Myers, SK 2006, 'Evolutionary theory : a 'good' explanatory framework for research into technological innovation?', PhD thesis, Southern Cross University, Lismore, NSW.
Copyright SK Myers 2006
This study attempts to answer the question; does evolutionary theory provide a ‘good’ explanatory framework for examining the phenomenon of technological innovation? In doing so, the study critically examines mainstream marketing’s in-place explanatory frameworks, offers an explanation of ‘evolution’ based on new insights from a broad range of (sub)disciplines, and makes the practical proposition that this explanation is a ‘good’ analogous representation of the technological innovation process.
As an alternative to the ‘scientific empiricist’ approach that dominates much of marketing’s research into technological innovation, the study develops a research methodology that is based within a postmodern philosophy, adopts an epistemology of transcendental realism, bases the research design on abduction and textual explanation, and brings together a research method based on the criteria of interesting, plausibility and acceptability.
Familiarisation with mainstream marketing’s explanatory frameworks for research into technological innovation identified Diffusion theory, New Product Development theory and Network theory as dominant. It is concluded that these frameworks are based on problematic theoretical foundations, a situation considered as largely due to a pre-occupation with assumptions that are atomistic, reductionistic, deterministic, gradualistic and mechanistic in nature. It is argued, that in concert with the ‘socialised’ dominance of mathematical form over conceptual substance, mainstream marketing’s research into technological innovation is locked into a narrow range of ‘preordained axiomatics’.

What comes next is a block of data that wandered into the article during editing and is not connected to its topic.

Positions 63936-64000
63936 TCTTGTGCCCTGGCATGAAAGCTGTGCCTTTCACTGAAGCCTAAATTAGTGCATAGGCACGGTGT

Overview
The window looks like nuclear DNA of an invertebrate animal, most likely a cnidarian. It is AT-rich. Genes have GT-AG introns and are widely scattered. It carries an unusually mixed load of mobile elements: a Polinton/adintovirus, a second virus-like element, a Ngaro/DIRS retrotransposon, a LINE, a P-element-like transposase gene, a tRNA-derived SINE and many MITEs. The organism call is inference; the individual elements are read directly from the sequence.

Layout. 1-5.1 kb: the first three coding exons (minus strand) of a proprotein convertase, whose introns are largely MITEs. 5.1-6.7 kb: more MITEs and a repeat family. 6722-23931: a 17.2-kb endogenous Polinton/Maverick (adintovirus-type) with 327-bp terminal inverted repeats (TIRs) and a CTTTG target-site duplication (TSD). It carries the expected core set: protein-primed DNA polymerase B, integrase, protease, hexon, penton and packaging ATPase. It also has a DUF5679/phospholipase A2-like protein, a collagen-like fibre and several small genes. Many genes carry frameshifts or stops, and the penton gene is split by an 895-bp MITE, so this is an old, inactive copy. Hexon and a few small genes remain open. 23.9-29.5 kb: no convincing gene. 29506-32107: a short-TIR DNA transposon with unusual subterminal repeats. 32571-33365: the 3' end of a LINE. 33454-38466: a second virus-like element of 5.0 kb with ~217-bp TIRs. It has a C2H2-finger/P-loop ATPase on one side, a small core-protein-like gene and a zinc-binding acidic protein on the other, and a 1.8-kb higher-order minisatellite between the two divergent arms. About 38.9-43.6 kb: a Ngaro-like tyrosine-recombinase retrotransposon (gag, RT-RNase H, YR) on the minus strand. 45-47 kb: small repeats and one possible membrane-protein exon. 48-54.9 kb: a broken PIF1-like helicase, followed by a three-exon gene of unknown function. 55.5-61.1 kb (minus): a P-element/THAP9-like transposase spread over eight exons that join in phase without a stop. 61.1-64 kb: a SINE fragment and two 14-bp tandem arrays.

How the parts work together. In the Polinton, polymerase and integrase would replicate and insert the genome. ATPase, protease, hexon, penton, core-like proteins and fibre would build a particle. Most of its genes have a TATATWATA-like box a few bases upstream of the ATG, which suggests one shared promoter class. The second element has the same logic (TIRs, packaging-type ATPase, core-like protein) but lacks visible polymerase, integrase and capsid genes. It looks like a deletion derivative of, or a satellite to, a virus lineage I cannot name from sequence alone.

The explanation of ‘evolution’ offered within the study is based on a why, what, how, when and where format. The resultant explanation represents a significant departure from the (neo)Darwinian biological perspective that tends to dominate evolutionary explanations of socio-economic behaviour, in that the focus is on the principles (and associated conceptualizations) of ‘variation’, ‘selection’ and ‘preservation’ within the broader context of open and dissipative systems. The offered explanation presents a number of theoretical ideas, and in particular, that evolution can only occur in a ‘multidimensional space of possibilities’, denotes a process of ‘adaptive emergence’, and is essentially concerned with ‘on-going resilience through adaptability’.
The practical proposition is made that the offered explanation of ‘evolution’ can be used in an ‘as if’ manner, that is, the principles of ‘variation’, ‘selection’, and ‘preservation’ (and the meanings ascribed to them through conceptualization) are analogically transferable to the technological innovation research area. The proposition is supported through reference to theoretical and empirical research, highlighting the similarity with respect to the generative mechanisms, structures and contingent conditions underpinning both ‘evolution’ and ‘technological innovation’.